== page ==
Topics: June labour force figures; mental health
KIERAN GILBERT: Let's bring in the Employment Minister, Stuart Robert, who joins me. Minister, thanks very much for your time.
We're waiting for the Prime Minister to speak at Kirribilli, but let's talk quickly about this, well, one glimmer of hope, one bit of good news that's popped out today amid all the outbreaks and so on. The unemployment rate down below five per cent.
MINISTER ROBERT: It's superb news, 4.9 per cent. What was really good news, Kieran, is we've seen youth unemployment down to 10.2 per cent and 18,000 young Australians get a job. That's the takeaway point from this. Really good to see.
KIERAN GILBERT: The challenge, the parallel challenge of this tight labour market is the shortages. As you well know, you've been dealing with the hospitality sector, thousands of vacancies for chefs and other similar jobs.
MINISTER ROBERT: Hundreds of thousands, Kieran. If you look at the latest Internet Vacancy Index, the IVI, well over 250,000 vacancies. And I think we're starting to see skills crunches right across the economy. Because by this stage, if there was no pandemic, we’d have almost 400,000 skilled migrants in, and of course, that number is a fraction of that. So, we're starting to see the economy really feeling that skills crunch.
KIERAN GILBERT: My colleague Tom Connell yesterday reporting on some Cabinet discussions around getting skilled workers back into Australia, potentially via Howard Springs at some point down the track. How important is it for us to start plugging those gaps, not just in hospitality, but in some high-end engineering and defence sectors as well?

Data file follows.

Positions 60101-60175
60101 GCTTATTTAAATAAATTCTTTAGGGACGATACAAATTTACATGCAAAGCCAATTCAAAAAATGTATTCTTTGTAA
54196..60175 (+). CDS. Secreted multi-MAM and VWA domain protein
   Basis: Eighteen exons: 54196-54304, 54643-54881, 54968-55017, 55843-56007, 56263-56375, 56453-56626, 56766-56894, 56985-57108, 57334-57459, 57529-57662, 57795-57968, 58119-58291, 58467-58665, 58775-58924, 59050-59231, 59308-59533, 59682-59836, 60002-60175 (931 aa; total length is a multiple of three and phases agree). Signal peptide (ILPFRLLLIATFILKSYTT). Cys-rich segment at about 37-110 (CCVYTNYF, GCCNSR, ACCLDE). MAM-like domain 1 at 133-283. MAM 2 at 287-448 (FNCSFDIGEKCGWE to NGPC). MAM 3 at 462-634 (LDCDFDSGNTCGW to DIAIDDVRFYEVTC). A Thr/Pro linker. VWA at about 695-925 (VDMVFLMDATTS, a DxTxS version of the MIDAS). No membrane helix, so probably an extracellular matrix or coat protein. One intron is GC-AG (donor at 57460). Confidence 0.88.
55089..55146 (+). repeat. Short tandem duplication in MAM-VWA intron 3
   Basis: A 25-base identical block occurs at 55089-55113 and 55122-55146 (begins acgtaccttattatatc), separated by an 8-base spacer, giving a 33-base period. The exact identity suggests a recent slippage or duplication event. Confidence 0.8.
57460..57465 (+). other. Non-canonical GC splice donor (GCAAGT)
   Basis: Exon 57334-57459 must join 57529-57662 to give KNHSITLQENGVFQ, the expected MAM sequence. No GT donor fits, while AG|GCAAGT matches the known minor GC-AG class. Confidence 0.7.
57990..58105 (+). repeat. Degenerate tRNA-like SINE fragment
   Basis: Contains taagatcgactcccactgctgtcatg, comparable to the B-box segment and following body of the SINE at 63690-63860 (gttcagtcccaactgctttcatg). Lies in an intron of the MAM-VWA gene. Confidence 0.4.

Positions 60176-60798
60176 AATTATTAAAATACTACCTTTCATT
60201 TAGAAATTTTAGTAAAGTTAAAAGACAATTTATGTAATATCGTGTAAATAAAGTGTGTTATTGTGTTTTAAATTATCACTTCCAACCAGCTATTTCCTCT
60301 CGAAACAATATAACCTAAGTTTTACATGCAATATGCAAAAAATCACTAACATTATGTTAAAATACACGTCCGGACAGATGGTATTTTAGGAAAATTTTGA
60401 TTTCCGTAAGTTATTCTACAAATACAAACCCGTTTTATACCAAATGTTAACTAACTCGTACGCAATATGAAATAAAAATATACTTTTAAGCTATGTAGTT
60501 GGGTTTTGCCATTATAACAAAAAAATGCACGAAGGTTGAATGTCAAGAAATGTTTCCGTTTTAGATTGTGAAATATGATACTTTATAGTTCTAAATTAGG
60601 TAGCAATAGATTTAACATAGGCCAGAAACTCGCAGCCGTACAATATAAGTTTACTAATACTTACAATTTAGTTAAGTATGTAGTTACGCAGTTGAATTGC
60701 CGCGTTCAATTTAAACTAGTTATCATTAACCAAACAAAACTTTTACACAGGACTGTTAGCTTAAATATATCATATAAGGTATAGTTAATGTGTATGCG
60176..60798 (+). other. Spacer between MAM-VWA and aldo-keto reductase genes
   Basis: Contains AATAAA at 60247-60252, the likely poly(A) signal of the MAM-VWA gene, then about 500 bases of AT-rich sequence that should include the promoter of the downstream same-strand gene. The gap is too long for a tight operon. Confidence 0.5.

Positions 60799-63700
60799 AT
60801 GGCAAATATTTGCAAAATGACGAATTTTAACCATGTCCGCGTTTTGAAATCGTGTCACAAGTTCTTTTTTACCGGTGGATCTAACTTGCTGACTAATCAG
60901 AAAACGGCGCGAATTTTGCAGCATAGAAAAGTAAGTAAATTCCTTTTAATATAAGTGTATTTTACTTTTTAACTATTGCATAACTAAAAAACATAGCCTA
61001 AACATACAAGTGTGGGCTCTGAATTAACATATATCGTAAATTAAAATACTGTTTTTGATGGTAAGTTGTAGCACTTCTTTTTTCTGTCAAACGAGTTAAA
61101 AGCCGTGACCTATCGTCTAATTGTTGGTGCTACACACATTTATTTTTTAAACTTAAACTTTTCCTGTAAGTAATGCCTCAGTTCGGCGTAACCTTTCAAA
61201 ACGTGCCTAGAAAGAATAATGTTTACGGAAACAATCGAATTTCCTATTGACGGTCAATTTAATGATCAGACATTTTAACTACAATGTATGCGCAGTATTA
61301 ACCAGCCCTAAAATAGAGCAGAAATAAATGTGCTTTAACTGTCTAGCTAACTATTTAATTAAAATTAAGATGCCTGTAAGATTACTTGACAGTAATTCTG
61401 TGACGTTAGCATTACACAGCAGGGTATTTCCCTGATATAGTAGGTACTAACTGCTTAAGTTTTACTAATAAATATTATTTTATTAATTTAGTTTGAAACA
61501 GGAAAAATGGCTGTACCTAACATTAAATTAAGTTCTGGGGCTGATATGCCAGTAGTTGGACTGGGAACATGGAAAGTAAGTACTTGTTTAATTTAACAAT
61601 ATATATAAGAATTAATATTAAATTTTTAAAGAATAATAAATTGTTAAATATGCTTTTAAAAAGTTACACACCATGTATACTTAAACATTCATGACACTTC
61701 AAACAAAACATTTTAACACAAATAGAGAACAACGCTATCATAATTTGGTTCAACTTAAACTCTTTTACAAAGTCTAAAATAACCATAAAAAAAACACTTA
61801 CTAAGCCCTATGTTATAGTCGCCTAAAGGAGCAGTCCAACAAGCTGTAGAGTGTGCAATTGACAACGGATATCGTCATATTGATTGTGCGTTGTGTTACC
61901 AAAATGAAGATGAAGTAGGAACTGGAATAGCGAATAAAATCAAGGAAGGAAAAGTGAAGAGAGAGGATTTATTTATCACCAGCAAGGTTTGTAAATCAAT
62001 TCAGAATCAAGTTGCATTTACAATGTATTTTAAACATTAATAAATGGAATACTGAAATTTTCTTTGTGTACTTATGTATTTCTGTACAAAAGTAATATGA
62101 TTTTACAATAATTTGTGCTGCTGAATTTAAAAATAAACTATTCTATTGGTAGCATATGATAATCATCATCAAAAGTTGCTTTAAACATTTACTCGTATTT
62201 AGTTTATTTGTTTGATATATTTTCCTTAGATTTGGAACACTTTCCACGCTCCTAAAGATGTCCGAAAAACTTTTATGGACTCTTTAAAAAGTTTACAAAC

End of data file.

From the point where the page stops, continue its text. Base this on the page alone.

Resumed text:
MINISTER ROBERT: Fundamentally important, Kieran. The first priority remains to get Australians skilled and into work. It's why you saw $2.7 billion in Boosting Apprenticeship Commencements, and another billion dollars in JobTrainer. So, we want Australians to have opportunities, but of course, we need to import skills like we've been doing for literally hundreds of years.
Now, we'll have a lot more to say about that in the coming weeks. There's no surprise I’m the first Minister for Workforce, because that's a real priority for this government on how we manage the workforce needs of our economy.
Because we're in this great position whereby we're growing more Australians in jobs now than pre-COVID, the only industrialised nation to have that benefit. But we want to keep that going. So, there's a lot more to do, and we'll have a lot more to say.
KIERAN GILBERT: This Delta variant is proving quite a difficult foe to manage. We're seeing lockdowns in Sydney, sadly, another one looming in Victoria, its fifth, and we're awaiting now the Prime Minister to detail the additional assistance. How important is it to keep people connected to their employers as part of any response?
MINISTER ROBERT: One of the reasons we came out of COVID so strongly, now 13,154,000 Australians employed, 29,000 more than last month, even with two weeks of Victoria's lockdown previously. One of the reasons as a nation we've achieved that together with business is we kept that business and employee connected together. It was fundamental.